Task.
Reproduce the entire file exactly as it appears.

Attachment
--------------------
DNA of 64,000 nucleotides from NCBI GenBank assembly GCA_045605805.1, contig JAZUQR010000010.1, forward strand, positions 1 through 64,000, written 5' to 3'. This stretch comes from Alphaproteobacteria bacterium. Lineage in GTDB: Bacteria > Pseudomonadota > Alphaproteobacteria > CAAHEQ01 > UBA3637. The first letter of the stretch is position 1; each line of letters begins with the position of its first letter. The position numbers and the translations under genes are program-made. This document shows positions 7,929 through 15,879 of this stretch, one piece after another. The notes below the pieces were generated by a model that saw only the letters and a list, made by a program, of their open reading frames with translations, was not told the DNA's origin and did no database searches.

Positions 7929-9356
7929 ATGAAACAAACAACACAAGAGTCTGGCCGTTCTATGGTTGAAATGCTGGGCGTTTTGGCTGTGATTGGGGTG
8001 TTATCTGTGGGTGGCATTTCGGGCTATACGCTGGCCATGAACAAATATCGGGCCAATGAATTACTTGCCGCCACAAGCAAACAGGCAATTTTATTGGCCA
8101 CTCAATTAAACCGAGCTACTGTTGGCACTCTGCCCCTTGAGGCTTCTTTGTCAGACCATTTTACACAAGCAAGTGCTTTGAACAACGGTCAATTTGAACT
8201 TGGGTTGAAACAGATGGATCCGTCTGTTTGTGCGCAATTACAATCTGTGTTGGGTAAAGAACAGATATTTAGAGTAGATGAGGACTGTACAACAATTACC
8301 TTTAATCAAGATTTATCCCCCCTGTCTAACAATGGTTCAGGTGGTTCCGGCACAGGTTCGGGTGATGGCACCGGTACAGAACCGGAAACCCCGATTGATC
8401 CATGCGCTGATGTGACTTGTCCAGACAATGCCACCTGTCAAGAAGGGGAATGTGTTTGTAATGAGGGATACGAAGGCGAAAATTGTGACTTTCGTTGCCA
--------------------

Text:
DNA of 64,000 nucleotides from NCBI GenBank assembly GCA_045605805.1, contig JAZUQR010000010.1, forward strand, positions 1 through 64,000, written 5' to 3'. This stretch comes from Alphaproteobacteria bacterium. Lineage in GTDB: Bacteria > Pseudomonadota > Alphaproteobacteria > CAAHEQ01 > UBA3637. The first letter of the stretch is position 1; each line of letters begins with the position of its first letter. The position numbers and the translations under genes are program-made. This document shows positions 7,929 through 15,879 of this stretch, one piece after another. The notes below the pieces were generated by a model that saw only the letters and a list, made by a program, of their open reading frames with translations, was not told the DNA's origin and did no database searches.

Positions 7929-9356
7929 ATGAAACAAACAACACAAGAGTCTGGCCGTTCTATGGTTGAAATGCTGGGCGTTTTGGCTGTGATTGGGGTG
8001 TTATCTGTGGGTGGCATTTCGGGCTATACGCTGGCCATGAACAAATATCGGGCCAATGAATTACTTGCCGCCACAAGCAAACAGGCAATTTTATTGGCCA
8101 CTCAATTAAACCGAGCTACTGTTGGCACTCTGCCCCTTGAGGCTTCTTTGTCAGACCATTTTACACAAGCAAGTGCTTTGAACAACGGTCAATTTGAACT
8201 TGGGTTGAAACAGATGGATCCGTCTGTTTGTGCGCAATTACAATCTGTGTTGGGTAAAGAACAGATATTTAGAGTAGATGAGGACTGTACAACAATTACC
8301 TTTAATCAAGATTTATCCCCCCTGTCTAACAATGGTTCAGGTGGTTCCGGCACAGGTTCGGGTGATGGCACCGGTACAGAACCGGAAACCCCGATTGATC
8401 CATGCGCTGATGTGACTTGTCCAGACAATGCCACCTGTCAAGAAGGGGAATGTGTTTGTAATGAGGGATACGAAGGCGAAAATTGTGACTTTCGTTGCCA